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By CHRIS HAVEL
Here’s a closer look at Green Bay’s 2017 NFL draft class and how it fits
There are exceptions, of course, but the Packers’ finest drafts typically start with a bang at the top.
The 2017 edition qualifies despite the trade from 29 to 33.
It also qualifies as a tip of the helmet to today’s NFL. Big cover cornerbacks (Kevin King) and speedy corner/safety combos (Josh Jones) are in high demand. So are interior pass rushers (Montravius Adams) and versatile linebackers (Vince Biegel).
That notion of “how the game is played” also includes teams having an array of running backs with a versatile skill set. Say hello to BYU’s Jamaal Williams, UTEP’s Aaron Jones and Utah State’s Devante Mays.
Furthermore, it also applies to tall receivers with decent speed and explosive leaping ability. That describes Deangelo Yancey and Malachi Dupre. Even sixth-round pick Kofi Amichia has that versatility as a guard-center with long snapper skills.
Here’s a closer look:
Cornerback Kevin King has the physical skills, intangibles and opportunity to make an immediate impact on defense. Sam Shields’ departure created a significant void that now has a realistic chance to be filled. It’s noteworthy that King is younger, taller, faster and stronger than Shields, which is obviously why he was the 33rd overall pick instead of being an undrafted free agent such as Shields.
Finding a plug-and-play talent such as King at corner is almost as rare as pulling a Sam Shields out of the undrafted pool. King’s size (6-3, 200) is a bow to the reality of today’s game. The NFL is a passing league with its greatest athletes lining up either at receiver or tight end.
The Packers’ selection of safety Josh Jones (6-2, 220) in the second round also is a reaction to how the game is played.
Jones should be able to run with big receivers, tight ends and running backs alike. His 4.40 40-yard dash makes him the Packers’ fastest defensive back. He’s also plenty strong having posted 20 reps at 225 pounds on the bench press.
Jones will be utilized as a nickel “linebacker” who can either drop into coverage or play near the line of scrimmage. His role may be similar to other hybrid safeties in the league.
He also will be groomed as Morgan Burnett’s heir apparent.
The third-round selection of Montravius Adams, the big defensive tackle out of Auburn, also is in deference to today’s NFL. The Packers, like all teams, covet big, strong, mobile interior defensive linemen.
However, the volume of pass attempts makes a player with Adams’ skill set even more valuable.
Adams (6-4, 304) should fill out the jersey No. 90 nicely. He ran the 40-yard dash in 4.81 seconds and was an All-SEC selection (first-team) by the Associated Press.
This is quite high praise, but he reminds me of ex-Brett Favre nemesis Warren Sapp, who was a slippery inside pass rusher with attitude.
Vince Biegel – the pride of MY place of birth, Wisconsin Rapids – is an interesting prospect. He ran the 40 in 4.69 but plays much faster than he clocks, which isn’t bad. He has the flexibility and torque to get low off the edge and around a flat-footed offensive tackle. In that way he is similar to Clay Matthews.
In fact, Biegel’s 6-3, 246-pound frame inside the No. 45 jersey bears a bit of a resemblance to Matthews. I’m not saying Biegel will become a top-end pass rusher ala Matthews, but I wouldn’t be surprised if he flashes the ability to beat one-on-ones.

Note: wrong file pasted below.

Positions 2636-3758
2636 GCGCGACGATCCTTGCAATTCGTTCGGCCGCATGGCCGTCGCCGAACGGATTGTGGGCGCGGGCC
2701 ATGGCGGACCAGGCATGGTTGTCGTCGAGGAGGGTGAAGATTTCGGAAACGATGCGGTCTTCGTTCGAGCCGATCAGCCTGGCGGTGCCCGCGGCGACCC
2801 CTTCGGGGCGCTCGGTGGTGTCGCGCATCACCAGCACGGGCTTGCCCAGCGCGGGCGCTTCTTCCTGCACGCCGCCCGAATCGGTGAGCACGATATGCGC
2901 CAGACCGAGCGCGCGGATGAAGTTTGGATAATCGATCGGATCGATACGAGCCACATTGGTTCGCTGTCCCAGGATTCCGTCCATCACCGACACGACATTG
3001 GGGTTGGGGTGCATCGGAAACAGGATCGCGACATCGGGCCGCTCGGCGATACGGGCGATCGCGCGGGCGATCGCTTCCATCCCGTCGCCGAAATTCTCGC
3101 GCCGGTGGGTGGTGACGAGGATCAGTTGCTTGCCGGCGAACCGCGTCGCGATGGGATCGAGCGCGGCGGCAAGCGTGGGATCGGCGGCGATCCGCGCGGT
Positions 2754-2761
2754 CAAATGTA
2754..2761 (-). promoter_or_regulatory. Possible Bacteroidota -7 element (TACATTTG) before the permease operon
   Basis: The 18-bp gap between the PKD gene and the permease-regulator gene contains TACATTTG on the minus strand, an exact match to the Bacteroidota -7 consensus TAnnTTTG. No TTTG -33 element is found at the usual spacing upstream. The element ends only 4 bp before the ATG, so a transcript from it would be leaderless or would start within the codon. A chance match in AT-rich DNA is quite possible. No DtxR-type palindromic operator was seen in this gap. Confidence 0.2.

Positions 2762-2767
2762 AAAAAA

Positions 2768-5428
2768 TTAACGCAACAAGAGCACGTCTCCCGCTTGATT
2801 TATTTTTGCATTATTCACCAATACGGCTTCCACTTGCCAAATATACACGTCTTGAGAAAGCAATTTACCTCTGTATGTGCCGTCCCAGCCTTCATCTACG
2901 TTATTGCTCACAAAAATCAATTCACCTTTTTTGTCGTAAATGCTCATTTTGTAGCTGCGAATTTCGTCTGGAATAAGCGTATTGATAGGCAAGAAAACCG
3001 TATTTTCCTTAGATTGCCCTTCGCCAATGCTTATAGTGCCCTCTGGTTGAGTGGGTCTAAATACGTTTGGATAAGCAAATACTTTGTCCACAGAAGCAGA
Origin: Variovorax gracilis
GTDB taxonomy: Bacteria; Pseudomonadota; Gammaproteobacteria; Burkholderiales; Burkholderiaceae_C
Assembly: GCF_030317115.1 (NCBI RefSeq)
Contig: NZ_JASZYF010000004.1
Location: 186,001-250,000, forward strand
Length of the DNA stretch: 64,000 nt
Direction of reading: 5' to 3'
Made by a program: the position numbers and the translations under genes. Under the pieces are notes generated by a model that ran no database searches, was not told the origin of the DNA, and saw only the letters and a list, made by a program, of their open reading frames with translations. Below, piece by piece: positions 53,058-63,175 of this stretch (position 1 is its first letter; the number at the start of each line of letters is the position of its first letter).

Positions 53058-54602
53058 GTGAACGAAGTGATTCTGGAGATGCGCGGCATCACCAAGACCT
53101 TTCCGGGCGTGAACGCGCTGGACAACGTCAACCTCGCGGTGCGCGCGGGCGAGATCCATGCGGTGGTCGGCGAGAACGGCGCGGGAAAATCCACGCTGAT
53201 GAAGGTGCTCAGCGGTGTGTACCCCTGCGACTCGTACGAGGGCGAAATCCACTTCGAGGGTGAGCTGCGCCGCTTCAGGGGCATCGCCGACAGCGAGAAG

The running back trio is interesting to say the least. I’ll be curious as to how the Packers’ coaching staff goes about separating Williams, Jones and Mays.
At first blush, Williams (6-0, 215) is the most complete in terms of size, speed, hands and experience. It’s why he was the 134th pick and taken ahead of Jones and Mays.
Jamaal Williams has decent speed (4.54 40) but gets high marks for his football instincts and awareness. He knows how to pick up blitzes, slip out of the backfield on check-downs and set up his blockers on screens.
UTEP’s Aaron Jones, at 5-10, 208, is a slightly smaller version of Williams with a very similar skill set.
Both are confident players who view themselves as the lead dog. That hard edge at running back was missing when Eddie Lacy wasn’t available.
Utah State’s Devante Mays is a different cat. At 5-10, 230, Mays is similar in size and speed (4.51 in the 40) to Lacy. He had an injury-plagued senior that likely was the reason for his fall in the draft.
Odds are Williams ultimately will be the best of the trio, but don’t be surprised if Packers head coach Mike McCarthy keeps two of three on the team’s 53-man roster. The question will be which two?
At receiver, Deangelo Yancey is big (6-2, 220), strong (21 reps at 225) and relatively fast (4.52 40) receiver.
He was second team all-Big Ten as a senior. It’ll be interesting to see what Yancey can do with someone such as Aaron Rodgers or Brett Hundley firing passes his way.
The same can be said of seventh-round pick Malachi Dupre out of LSU. Dupre was described by scouts as “a home run hitter” who oozes confidence and believes he belongs in the NFL.
Let the winnowing process begin.
Chris Havel is a national best-selling author and his latest book is Lombardi: An Illustrated Life. Havel can be heard Monday through Friday from 4-6 p.m. CDT on WDUZ FM 107.5 The Fan, or on AM-1400, as well as Fan Internet Radio (www.thefan1075.com). Havel also hosts Event USA’s MVP Parties the evening before home games.